What Old-School TV Stations Get About Content Strategy Today

You and I may have cut the cord, but programming managers for TV and streaming services understand a few things about creating and deploying successful content strategy.

While some might look at the fact that cable/satellite lost 3 million subscribers last year as a sign of failure, it’s essential not to disregard the many things that these behemoth content creators get right. They balance the scale between audience and advertisers. They know when to double-down on a line-up and when to throw in the towel.

In modern content marketing, not unlike a TV network, we employ content strategy to meet business goals. But, most often, we are our own advertisers. This creates a dilemma.

So I ask myself, if this weren’t content I created/published, would I pay to advertise here? If not, I’ve just taken a brutally honest look at the value of that content. And it’s when I get honest that I begin to maximize the value of that content the way the “original content marketers” do.

Segmentation Is Success

Networks understand the value of segmentation. In the traditional TV sense, this comes in the form of different channels showing various types of content at specified times of the day to reach unique audiences.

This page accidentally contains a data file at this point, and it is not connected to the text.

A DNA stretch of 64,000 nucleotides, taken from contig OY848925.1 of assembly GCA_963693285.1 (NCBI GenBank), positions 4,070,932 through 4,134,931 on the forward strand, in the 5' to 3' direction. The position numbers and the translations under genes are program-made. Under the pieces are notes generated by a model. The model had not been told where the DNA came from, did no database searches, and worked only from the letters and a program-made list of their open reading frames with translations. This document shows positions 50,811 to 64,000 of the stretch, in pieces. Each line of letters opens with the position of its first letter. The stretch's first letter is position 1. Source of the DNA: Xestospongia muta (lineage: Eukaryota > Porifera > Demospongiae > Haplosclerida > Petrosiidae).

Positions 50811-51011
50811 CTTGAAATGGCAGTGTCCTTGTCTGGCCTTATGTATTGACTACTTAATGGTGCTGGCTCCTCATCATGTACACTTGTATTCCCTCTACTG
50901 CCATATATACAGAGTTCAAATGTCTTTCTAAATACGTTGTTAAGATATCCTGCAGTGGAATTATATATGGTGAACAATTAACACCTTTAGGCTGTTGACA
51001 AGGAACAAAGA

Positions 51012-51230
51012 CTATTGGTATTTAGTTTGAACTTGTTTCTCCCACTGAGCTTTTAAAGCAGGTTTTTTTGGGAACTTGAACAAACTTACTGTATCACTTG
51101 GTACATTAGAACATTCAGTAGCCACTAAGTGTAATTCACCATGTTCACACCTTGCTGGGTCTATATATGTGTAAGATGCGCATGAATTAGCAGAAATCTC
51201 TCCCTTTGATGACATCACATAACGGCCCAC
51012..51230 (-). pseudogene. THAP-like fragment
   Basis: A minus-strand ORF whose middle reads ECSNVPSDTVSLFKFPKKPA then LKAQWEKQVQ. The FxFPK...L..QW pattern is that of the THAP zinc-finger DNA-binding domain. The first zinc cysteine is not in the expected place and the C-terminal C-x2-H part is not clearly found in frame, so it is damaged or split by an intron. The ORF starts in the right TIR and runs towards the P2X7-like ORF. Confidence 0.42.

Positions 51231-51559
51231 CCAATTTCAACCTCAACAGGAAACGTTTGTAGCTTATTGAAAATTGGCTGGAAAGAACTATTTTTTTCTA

For example, Disney owns ESPN, the Disney Channel, Nat Geo and now Fox. For the most part, these are different segments of their audience who need different content.

If we look at the station level, you similarly see content further segmented on ESPN. For basketball fans you have The Jump. Then you have general sports programmings like Jalen and Jacoby.

In the streaming world, “You Might Also Like” sections use machine learning segment content for consumers. This reflects more how more people watch programming today.

Timing Matters

If we dig deeper into the Disney Channel, we see that they show different kinds of programming at different times of the day. In the evenings, they focus more on family entertainment. Earlier in the day, they have shows for their youngest Disney fans. In the after school hours, they hit that seven to pre-teen range.

Stations employ analytics, focus groups, surveys, Nielsen ratings, and other market research tools to understand when and what people are watching as well as the ideal frequency.

And even if those fans stream that program on-demand at 2 A.M., they’re still tracking that data and making data-driven decisions.

Story Arcs Keep People Coming Back

Whether it’s a reality show, cooking show, or the news, people need a reason to keep tuning in. So showrunners don’t create disjointed storylines. Even the 90’s favorite Seinfeld, a “show about nothing”, has clear story arcs that carry their loyal audience from episode to episode and season to season.

People Love What’s Trending

Saying you need a story arc doesn’t mean you sacrifice what’s trending for a consistent story. You can incorporate trending topics into your content while maintaining your story arc. Some shows that did this well and were rewarded with many seasons include: